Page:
• Ability to evaluate bile and pancreatic ducts with special contrast agents


Disadvantages of MRI include the following:

  • Not universally available

  • Cannot be used in most patients with metallic implants

  • Requires IV contrast medium for best results

  • Clinical experience is still somewhat limited


Endoscopic retrograde cholangiopancreatography (ERCP)

ERCP is useful in cases where biliary obstruction is strongly suspected. It is the investigation of choice to detect and treat common bile duct stones and is also useful for making a diagnosis of pancreatic cancer. Other conditions in which ERCP may be useful include primary sclerosing cholangitis and the presence of choledochal cysts.


ERCP offers the following advantages:

  • Allows treatment of obstruction using sphincterotomy, stone extraction, stent placement, or balloon-dilation of strictures

  • Permits biopsies under direct visualization

  • Provides excellent visualization of the bile ducts


Disadvantages of ERCP include the following:

  • Requires conscious sedation and results in radiation exposure

  • May cause pancreatitis, perforation, bleeding, and other complications that may result in death

  • Not always successful if not performed in specialized center with expertise, especially after gastroduodenal surgery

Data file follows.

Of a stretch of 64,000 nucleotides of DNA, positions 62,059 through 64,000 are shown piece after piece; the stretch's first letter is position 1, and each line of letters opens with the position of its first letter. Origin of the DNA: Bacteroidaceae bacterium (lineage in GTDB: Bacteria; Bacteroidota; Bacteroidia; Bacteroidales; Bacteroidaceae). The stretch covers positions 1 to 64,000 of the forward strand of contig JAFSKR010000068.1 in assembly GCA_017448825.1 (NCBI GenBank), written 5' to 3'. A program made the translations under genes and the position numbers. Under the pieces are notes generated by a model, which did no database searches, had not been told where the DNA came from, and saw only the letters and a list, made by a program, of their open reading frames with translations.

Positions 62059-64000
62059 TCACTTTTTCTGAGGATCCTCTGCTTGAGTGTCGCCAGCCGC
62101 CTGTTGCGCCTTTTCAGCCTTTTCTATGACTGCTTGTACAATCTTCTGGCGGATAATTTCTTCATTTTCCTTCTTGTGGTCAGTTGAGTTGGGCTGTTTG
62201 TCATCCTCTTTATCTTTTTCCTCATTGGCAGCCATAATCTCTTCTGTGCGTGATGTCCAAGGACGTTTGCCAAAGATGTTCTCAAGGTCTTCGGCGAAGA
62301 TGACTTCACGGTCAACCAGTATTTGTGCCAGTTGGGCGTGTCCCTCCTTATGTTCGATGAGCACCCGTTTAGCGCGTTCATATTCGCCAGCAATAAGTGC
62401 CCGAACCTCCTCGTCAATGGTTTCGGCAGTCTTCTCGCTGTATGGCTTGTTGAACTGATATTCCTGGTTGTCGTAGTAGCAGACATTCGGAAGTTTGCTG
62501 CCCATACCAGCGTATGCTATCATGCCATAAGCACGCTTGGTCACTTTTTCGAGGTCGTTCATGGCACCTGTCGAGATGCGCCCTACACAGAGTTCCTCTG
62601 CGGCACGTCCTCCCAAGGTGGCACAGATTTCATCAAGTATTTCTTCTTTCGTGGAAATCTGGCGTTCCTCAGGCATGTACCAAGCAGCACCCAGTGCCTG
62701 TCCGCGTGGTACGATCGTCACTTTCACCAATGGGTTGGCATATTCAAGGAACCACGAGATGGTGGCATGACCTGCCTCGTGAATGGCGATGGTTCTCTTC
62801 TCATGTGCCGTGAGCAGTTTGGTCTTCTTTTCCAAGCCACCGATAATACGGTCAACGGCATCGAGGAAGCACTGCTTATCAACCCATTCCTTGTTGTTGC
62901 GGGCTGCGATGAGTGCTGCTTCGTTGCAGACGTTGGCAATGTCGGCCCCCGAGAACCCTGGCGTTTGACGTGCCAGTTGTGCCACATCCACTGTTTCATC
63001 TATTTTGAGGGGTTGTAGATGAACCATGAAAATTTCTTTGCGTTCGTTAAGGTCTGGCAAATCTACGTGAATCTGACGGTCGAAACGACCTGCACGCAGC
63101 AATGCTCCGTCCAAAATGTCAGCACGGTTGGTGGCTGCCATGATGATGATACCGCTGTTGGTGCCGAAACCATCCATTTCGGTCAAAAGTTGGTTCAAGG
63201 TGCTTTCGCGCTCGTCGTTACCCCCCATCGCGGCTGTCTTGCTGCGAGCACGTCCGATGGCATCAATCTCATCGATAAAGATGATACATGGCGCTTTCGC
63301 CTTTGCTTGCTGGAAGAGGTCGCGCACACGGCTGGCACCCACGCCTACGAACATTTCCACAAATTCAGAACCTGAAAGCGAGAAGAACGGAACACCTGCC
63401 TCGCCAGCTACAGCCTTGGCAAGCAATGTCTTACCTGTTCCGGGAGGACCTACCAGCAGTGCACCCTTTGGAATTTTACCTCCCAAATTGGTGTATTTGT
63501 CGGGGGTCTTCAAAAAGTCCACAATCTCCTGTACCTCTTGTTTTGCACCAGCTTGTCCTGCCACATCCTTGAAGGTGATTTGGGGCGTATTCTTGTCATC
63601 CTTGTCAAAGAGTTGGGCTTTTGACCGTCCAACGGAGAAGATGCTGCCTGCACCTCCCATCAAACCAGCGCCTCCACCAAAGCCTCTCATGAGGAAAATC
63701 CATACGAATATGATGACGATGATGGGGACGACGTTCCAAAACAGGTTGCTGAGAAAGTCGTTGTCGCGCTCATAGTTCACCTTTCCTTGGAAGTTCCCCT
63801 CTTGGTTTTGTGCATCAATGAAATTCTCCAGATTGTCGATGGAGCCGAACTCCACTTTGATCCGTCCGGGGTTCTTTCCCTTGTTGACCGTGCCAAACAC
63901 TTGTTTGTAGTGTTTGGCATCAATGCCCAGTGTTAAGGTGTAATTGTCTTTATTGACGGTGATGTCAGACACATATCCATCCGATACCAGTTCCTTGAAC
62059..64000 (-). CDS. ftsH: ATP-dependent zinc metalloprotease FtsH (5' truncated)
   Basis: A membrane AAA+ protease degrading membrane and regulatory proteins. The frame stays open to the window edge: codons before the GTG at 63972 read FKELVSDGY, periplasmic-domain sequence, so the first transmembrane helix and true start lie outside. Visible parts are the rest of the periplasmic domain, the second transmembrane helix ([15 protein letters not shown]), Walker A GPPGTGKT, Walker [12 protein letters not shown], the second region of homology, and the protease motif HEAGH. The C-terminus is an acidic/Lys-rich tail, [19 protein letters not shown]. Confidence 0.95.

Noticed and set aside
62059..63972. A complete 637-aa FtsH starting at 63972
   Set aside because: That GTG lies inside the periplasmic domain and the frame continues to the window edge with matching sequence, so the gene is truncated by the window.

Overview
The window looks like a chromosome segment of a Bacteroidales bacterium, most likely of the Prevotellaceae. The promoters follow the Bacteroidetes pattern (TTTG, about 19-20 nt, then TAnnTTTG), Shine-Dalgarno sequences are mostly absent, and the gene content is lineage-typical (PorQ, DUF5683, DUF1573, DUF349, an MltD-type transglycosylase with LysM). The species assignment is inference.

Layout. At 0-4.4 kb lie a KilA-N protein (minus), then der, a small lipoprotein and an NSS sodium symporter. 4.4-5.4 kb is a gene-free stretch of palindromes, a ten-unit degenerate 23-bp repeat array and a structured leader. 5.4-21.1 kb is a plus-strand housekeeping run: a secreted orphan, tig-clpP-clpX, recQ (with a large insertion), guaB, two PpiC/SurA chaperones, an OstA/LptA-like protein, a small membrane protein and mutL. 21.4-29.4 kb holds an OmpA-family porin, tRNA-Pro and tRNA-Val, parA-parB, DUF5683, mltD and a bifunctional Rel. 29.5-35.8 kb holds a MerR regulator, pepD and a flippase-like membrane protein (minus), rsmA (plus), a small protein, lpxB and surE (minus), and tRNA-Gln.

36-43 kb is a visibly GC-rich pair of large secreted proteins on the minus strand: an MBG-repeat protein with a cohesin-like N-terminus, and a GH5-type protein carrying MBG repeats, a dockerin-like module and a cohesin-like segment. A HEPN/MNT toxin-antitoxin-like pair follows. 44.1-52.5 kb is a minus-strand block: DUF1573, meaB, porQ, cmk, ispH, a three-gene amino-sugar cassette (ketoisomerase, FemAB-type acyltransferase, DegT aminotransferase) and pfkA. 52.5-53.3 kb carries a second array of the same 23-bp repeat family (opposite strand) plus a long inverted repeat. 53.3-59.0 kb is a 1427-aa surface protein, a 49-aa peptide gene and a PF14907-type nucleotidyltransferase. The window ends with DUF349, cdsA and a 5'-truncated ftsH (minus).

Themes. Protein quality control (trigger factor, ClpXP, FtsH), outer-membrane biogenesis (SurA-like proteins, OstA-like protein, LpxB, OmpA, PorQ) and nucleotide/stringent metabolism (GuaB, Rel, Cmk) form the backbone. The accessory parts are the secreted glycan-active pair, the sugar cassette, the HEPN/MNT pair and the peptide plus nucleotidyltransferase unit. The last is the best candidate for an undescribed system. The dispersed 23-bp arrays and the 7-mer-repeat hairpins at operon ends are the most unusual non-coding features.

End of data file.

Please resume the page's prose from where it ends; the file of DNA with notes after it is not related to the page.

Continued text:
Percutaneous transhepatic cholangiography (PTC or PTHC)

PTC or PTHC offers most of the diagnostic and therapeutic possibilities of ERCP and may be more readily available in some settings. It can be useful when ERCP has been unsuccessful or is not available.


PTC or PTHC offers the following advantages:

  • Successful in most cases of biliary obstruction

  • Allows treatment of obstruction by stone extraction, balloon-dilation of strictures, or stent placement

  • Permits biopsies or brush cytology

  • Provides excellent visualization of the bile ducts


Disadvantages of PTC or PTHC include the following:

  • Typically more invasive than ERCP

  • May not be successful unless the bile ducts are dilated

  • Results in radiation exposure and requires the use of contrast medium



Approach Considerations

Treatment of conjugated hyperbilirubinemia is dependent on the cause; it may include supportive or curative measures.[15]

Failure to diagnose liver toxicity due to ongoing drug or toxin exposure may lead to liver failure and death. For this reason, it is best to stop all potentially hepatotoxic drugs until the cause of the conjugated hyperbilirubinemia can be determined.


In most patients, the cause of conjugated hyperbilirubinemia is apparent, such as those with viral hepatitis or sepsis. When this is not the case or when multiple causes are possible, consultation with a gastroenterologist or a hepatologist may be helpful.


Questions & Answers


What causes conjugated hyperbilirubinemia?

Which diseases cause conjugated hyperbilirubinemia?

How is conjugated hyperbilirubinemia diagnosed?

What is the difference between direct and indirect bilirubin?

What is the role of the kidneys in the etiology of conjugated hyperbilirubinemia?

What are normal bilirubin levels?

What is the pathophysiology of conjugated hyperbilirubinemia?

What are the most common etiologies of conjugated hyperbilirubinemia?

What are the most common diseases that cause conjugated hyperbilirubinemia?

What is the prevalence of conjugated hyperbilirubinemia in the US?

What is the global prevalence of conjugated hyperbilirubinemia?

How does the prevalence of conjugated hyperbilirubinemia vary by sex and race?